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 The Massilians live under a well-regulated aristocracy. They have a council composed of 600 persons called timuchi,1 who enjoy this dignity for life. Fifteen of these preside over the council, and have the management of current affairs; these fifteen are in their turn presided over by three of their number, in whom rests the principal authority; and these again by one. No one can become a timuchus who has not children, and who has not been a citizen for three generations.2 Their laws, which are the same as those of the Ionians, they expound in public. Their country abounds in olives and vines, but on account of its ruggedness the wheat is poor. Consequently they trust more to the resources of the sea than of the land, and avail themselves in preference of their excellent position for commerce. Nevertheless they have been enabled by the power of perseverance to take in some of the surrounding plains, and also to found cities: of this number are the cities they founded in Iberia as a rampart against the Iberians, in which they introduced the worship of Diana of Ephesus, as practised in their father-land, with the Grecian mode of sacrifice. In this number too are Rhoa3 [and] Agatha,4 [built for defence] against the barbarians dwelling around the river Rhone; also Tauroentium,5 Olbia,6 Antipolis7 and Nicæa,8 [built as a rampart] against the nation of the Salyes and the Ligurians who inhabit the Alps. They9 possess likewise dry docks and armouries. Formerly they had an abundance of vessels, arms, and machines, both for the purposes of navigation and for besieging towns; by means of which they defended themselves against the bar- barians, and likewise obtained the alliance of the Romans, to whom they rendered many important services; the Romans in their turn assisting in their aggrandizement. Sextius, who defeated the Salyes, founded, not far from Marseilles, a city10 which was named after him and the hot waters, some of which they say have lost their heat.11 Here he established a Roman garrison, and drove from the sea-coast which leads from Marseilles to Italy the barbarians, whom the Massilians were not able to keep back entirely. However, all he accomplished by this was to compel the barbarians to keep at a distance of twelve stadia from those parts of the coast which possessed good harbours, and at a distance of eight stadia where it was rugged. The land which they thus abandoned, he presented to the Massilians. In their city are laid up heaps of booty taken in naval engagements against those who disputed the sea unjustly. Formerly they enjoyed singular good fortune, as well in other matters as also in their amity with the Romans. Of this [amity] we find numerous signs, amongst others the statue of Diana which the Romans dedicated on the Aventine mount, of the same figure as that of the Massilians. Their prosperity has in a great measure decayed since the war of Pompey against Cæsar, in which they sided with the vanquished party. Nevertheless some traces of their ancient industry may still be seen amongst the inhabitants, especially the making of engines of war and ship-building. Still as the surrounding barbarians, now that they are under the dominion of the Romans, become daily more civilized, and leave the occupation of war for the business of towns and agriculture, there is no longer the same attention paid by the inhabitants of Marseilles to these objects. The aspect of the city at the present day is a proof of this. For all those who profess to be men of taste, turn to the study of elocution and philosophy. Thus this city for some little time back has become a school for the barbarians, and has communicated to the Galatæ such a taste for Greek literature, that they even draw contracts on the Grecian model. While at the present day it so entices the noblest of the Romans, that those desirous of studying resort thither in preference to Athens. These the Galatæ observing, and being at leisure on account of the peace, readily devote themselves to similar pursuits, and that not merely individuals, but the public generally; professors of the arts and sciences, and likewise of medicine, being employed not only by private persons, but by towns for common instruction. Of the wisdom of the Massilians and the simplicity of their life, the following will not be thought an insignificant proof. The largest dowry amongst them consists of one hundred gold pieces, with five for dress, and five more for golden ornaments. More than this is not lawful. Cæsar and his successors treated with moderation the offences of which they were guilty during the war, in consideration of their former friendship; and have preserved to the state the right of governing according to its ancient laws. So that neither Marseilles nor the cities dependent on it are under submission to the governors sent [into the Narbonnaise]. So much for Marseilles.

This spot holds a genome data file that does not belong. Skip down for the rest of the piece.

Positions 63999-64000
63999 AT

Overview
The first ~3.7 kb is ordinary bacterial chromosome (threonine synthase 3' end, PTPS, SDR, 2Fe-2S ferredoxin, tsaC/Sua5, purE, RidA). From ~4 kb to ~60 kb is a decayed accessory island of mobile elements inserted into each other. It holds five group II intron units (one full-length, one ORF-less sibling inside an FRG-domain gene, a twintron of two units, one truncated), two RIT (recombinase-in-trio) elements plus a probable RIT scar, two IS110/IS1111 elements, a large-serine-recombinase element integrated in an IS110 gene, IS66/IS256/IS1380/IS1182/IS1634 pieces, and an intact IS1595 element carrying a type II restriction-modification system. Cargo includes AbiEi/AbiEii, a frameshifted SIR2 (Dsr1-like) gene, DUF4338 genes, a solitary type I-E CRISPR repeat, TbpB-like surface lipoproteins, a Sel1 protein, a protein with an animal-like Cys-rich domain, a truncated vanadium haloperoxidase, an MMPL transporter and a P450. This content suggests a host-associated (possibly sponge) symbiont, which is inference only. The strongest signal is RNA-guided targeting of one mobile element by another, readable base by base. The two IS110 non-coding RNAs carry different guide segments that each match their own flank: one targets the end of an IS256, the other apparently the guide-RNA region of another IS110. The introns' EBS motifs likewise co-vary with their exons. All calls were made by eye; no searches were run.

2 We have seen no reason to depart from a literal rendering of the Greek in this passage, its meaning, ‘whose ancestors have not been citizens,’ &c., being self-evident.
3 This name has evidently been corrupted, but it seems difficult to determine what stood originally in the text; most probably it was Rhodanusia.
9 The people of Marseilles.
10 Aquæ Sextiæ, now Aix.
11 Solinus tells us that in his day the waters had lost their virtue, and that their fame had declined. ‘Quarum calor, olim acrior, exhalatus per tempora evaporavit; nec jam par est fame priori.’Solin. cap. 8. The victory of Sextius, mentioned by Strabo, is said to have been gained in the year of Rome 629.
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